Chef Test: Boil and Crack Boxes of Live, Squirming Lobsters
|Photo by Flicker user Lall|
|Could you crack these suckers while they're still alive?|
Patty Canedo is a pastry chef at a famed, private country club on Palm Beach and writes weekly about her kitchen exploits.
Chef de Cuisine Luke is struggling with boxes and sweating, so I run over to offer help. "You know how to cook lobster?" He opens a box and pulls out a live two-pounder.
"Yes, chef," I say as I try to ignore the flapping tail and wild claw movements.
"Great! When this water boils, everyone goes into the pool. About eight minutes, then pull them out and put them in the walk-in." He drops the lobster and walks off.
"No problem," I mutter to myself. Five large boxes, eh? With the tilt skillet, it should take no time. I remember someone telling me that putting them in upside down kills them instantly. The water boils, no one is around, so I offer apologizes to the crustaceans, turn the box upside down, and close my eyes. It works. Except I could see that the pleopods of the lobsters on top were out of the water, frantically grasping and clawing.
"OH GOD!" I can't watch. I wipe my station, get a sheet pan, and try to keep my attention on something else. I occasionally look at the clock. They keep going for at least three minutes! The claws are finally still, and my guilt is gone. The timer
goes off. I pull them out, the steam clears off them, and they are a perfect red. I take in their sweet smell and admire a large tail, thinking of dipping it in melted butter.
"Hey, I just talked to chef -- change of plans. We'll cook them to order, but he wants the tails straight," Luke's looking at the batch I've already done. "Know how to do it?"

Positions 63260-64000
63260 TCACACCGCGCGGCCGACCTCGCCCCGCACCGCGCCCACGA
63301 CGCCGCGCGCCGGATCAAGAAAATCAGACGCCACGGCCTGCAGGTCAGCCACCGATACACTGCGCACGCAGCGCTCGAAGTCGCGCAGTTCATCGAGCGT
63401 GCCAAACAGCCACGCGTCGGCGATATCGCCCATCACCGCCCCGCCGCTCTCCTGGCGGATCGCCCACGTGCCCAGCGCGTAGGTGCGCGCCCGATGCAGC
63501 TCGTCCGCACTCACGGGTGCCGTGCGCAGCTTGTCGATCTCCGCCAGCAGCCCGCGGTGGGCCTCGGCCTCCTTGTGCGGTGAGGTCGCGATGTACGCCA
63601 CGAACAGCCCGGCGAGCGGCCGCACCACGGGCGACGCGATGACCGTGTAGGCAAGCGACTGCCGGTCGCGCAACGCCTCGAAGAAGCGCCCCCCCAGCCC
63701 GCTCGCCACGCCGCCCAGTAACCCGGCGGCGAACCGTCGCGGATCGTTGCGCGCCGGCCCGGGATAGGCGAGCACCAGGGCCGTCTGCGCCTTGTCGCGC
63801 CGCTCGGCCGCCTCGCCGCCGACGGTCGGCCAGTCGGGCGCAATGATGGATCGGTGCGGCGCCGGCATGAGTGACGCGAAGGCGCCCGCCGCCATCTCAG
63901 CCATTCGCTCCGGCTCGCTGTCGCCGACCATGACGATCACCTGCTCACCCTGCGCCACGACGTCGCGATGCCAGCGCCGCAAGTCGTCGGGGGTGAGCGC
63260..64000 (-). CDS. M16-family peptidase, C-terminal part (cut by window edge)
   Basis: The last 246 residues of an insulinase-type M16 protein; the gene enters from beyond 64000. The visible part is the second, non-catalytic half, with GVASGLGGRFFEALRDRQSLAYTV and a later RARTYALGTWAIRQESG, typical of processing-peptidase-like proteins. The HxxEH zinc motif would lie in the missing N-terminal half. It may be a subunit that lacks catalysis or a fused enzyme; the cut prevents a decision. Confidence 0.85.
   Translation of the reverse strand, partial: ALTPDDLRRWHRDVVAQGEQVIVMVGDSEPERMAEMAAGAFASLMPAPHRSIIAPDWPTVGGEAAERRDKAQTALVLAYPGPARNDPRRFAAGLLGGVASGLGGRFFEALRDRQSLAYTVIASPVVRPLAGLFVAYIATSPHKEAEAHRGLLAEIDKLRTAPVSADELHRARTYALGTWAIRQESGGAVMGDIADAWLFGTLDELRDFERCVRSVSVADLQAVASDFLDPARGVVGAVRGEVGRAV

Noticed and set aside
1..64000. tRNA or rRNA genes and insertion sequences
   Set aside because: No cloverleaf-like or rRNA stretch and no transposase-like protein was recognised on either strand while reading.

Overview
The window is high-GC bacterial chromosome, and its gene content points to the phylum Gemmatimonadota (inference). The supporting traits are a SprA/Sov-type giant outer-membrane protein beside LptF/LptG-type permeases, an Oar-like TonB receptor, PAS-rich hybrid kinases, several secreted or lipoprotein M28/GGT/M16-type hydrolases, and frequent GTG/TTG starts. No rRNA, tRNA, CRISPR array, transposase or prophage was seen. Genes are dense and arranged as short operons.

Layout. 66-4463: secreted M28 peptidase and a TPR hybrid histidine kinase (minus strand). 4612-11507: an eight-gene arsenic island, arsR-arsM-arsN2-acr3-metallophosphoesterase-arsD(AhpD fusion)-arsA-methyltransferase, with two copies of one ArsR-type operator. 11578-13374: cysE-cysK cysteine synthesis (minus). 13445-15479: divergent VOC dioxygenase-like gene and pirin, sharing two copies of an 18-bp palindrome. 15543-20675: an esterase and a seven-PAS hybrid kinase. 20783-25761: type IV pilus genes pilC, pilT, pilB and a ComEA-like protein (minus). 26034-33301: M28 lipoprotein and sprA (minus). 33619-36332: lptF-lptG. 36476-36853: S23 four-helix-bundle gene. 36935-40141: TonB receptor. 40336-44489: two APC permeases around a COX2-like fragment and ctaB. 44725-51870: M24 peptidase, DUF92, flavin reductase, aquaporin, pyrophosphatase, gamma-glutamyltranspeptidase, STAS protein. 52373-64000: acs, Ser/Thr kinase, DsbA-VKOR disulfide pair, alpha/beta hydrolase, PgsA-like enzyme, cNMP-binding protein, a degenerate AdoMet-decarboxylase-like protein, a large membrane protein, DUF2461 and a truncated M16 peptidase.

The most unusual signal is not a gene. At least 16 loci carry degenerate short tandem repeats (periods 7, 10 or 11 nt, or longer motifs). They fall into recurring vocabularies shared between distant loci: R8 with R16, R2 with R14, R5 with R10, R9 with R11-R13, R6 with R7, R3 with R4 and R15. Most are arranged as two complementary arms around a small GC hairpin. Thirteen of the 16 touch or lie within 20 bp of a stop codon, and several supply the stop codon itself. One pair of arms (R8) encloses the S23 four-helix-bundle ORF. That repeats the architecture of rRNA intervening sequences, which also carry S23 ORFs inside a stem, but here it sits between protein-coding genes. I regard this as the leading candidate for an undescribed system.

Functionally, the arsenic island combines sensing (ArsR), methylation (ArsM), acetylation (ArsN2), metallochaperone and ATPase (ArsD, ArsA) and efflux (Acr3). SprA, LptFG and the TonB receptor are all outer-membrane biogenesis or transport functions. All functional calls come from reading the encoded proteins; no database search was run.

"What you're going to do is" -- he picks up a live lobster -- "take the lobster, turn it over, and take off its tail." With a hard crack and twist, he removes the tail. I put all my energy into not reacting, but my eyes are screaming.
"Then take off the claws," he says, ripping the arms off with no hesitation. "Then you skewer the tail." He drops the separated body parts onto the prep table. They are still moving. "So you need to grab three big containers to keep everything separate. You got me?" He sees me staring at the table. I just nod.
"Listen, here in the kitchen, the men are men, the women are men. Even the children, they're men. I'll get you those containers and a couple more hands to help you. We need these cracked quickly." He walks off. I'm still frozen, staring at the table.
Coming up behind me, deep voices are laughing and chatting. The chef de parte and two line cooks grab lobsters and bamboo skewers.
I force the skewer through the shell at one end of the tail, up the "spine," and through the shell on the other end. The tail stops moving. I drop it into the bucket and keep working the tails.
Luke checks our progress. "You girls having a good time? Can I get you anything, some drinks maybe?" he says. "Get some speed on it -- we need those ready to go outside on the buffet in 30 minutes." We go quiet again and start moving faster.
I pick up a lobster, turn it over, and it squirms as I grip my hands around its tail. I crack it as hard as I can. It doesn't completely come apart, but I keep pulling, twisting, hoping I'm not torturing the little guy. The tail finally comes off; I grab his arm in one hand, head in the other, and separate them, flinching. I flip him around and do the same with the other hand. Toss the pieces in the buckets, sigh in relief, and keep going. We quickly get through the rest of the lobsters.
We run the containers outside to where the grill station is set on the buffet.
"Thanks, Patty. Good night," Luke says. He changes aprons and starts working the grill. I go back into the kitchen and wash my hands. The kitchen is quiet, but the cracking noise echoes in my head. I get a rough chill down my spine.